Free stuff!

By Jeanne Reynolds

Ever find out something you were secretly a bit ashamed of is actually pretty common — even popular? Like you were cool and didn’t even know it?

That’s me and curb shopping.

What’s that, you say? Curb shopping is sort of a larger-scale, nicer-sounding version of dumpster diving. Urban Dictionary defines it as going around neighborhoods, picking up things people have placed outside their homes on the curb, usually for the garbage trucks to collect them.

Or you — unless I get there first.

I recently read a story in Cola Daily’s newsletter (Do you subscribe? You should — it’s awesome. Do it right now.) about the best neighborhoods to curb shop in Columbia. As you’d expect, the more upscale the area, the better the discards. But you can find great “hand me downs” nearly anywhere, including chairs, bookcases, large plastic toys, bikes, lawnmowers, tools, terracotta pots, struggling-but-still-alive plants, decorative items and more. And spring cleaning/college move-out season is an ideal time to rescue reusable goods.

Now, just because this stuff is free doesn’t mean curb shopping should be a chaotic free-for-all. There are actually unspoken rules — and sometimes laws. Here are some to keep in mind:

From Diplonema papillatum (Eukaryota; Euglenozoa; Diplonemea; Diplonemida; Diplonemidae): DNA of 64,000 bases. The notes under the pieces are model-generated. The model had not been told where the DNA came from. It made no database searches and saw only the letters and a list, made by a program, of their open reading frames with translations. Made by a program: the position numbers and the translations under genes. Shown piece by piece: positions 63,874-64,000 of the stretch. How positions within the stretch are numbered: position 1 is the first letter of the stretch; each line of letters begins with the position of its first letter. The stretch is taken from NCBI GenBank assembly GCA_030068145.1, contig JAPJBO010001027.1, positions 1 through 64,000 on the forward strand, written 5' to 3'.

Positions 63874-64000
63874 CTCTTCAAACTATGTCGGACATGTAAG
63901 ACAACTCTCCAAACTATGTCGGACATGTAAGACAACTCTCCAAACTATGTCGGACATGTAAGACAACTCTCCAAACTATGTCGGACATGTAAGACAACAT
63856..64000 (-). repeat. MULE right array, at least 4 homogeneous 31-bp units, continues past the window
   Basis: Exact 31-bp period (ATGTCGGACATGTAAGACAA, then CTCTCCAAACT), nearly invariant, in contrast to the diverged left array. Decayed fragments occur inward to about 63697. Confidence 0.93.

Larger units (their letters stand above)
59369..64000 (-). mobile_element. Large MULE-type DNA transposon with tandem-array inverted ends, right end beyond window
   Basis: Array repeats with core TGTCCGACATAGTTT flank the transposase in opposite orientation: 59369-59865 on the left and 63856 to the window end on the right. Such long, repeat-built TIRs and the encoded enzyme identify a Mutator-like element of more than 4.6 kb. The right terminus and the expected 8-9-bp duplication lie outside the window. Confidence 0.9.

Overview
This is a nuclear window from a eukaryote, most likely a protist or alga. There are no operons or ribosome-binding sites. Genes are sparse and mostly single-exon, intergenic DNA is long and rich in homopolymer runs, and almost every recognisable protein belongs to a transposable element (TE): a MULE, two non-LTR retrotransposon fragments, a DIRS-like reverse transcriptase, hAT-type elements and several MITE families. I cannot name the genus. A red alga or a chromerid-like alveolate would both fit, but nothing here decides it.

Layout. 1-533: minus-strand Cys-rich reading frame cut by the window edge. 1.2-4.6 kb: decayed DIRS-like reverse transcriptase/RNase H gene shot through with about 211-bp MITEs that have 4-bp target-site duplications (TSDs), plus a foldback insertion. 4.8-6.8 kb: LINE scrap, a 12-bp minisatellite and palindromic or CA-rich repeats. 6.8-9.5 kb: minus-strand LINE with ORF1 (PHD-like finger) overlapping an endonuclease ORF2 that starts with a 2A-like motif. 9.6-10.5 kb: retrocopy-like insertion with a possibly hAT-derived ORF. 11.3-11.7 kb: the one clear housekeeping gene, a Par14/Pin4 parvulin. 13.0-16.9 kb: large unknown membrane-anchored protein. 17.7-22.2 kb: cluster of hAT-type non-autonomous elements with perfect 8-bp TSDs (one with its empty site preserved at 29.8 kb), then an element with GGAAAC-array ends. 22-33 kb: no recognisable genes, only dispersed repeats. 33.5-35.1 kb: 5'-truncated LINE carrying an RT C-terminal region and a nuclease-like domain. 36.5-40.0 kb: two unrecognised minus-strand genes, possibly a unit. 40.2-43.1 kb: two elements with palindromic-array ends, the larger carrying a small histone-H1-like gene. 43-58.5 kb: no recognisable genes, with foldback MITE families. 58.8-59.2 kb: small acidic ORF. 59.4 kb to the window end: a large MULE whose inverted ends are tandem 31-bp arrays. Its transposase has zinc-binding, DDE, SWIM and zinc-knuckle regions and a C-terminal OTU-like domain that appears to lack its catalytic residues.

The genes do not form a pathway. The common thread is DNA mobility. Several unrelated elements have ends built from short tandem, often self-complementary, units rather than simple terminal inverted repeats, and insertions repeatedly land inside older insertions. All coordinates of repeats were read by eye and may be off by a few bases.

• rocking chairIf it’s on the street, it’s fair game.
  • Don’t trespass on private property. Make sure it’s really on the street.
  • If you want to be extra careful, check local laws. In some places there’s a thing called “retained interest” that means once an item is in a recycling bin, it belongs to the waste management company. Or just stay out of recycling bins and closed garbage cans.
  • Don’t leave a mess. If you drag something from the bottom of the pile, put the other stuff back.
  • Don’t block traffic while you stop to heave that perfectly good rocking chair into the back of your car.
  • Find out when the large-item trash pickup is in different neighborhoods, and plan your route for early that morning.
  • If another “shopper” is already stopped at a likely-looking pile, move along. Or stop and offer to help.
  • If it looks like a garage sale is being set up, come back late in the day to see if unsaleable items have been dragged to the curb.

The old saying “One man’s trash is another man’s treasure” is another way of saying there’s no accounting for taste. It’s not meant to be taken literally. But in the case of curb shopping, you can — and should.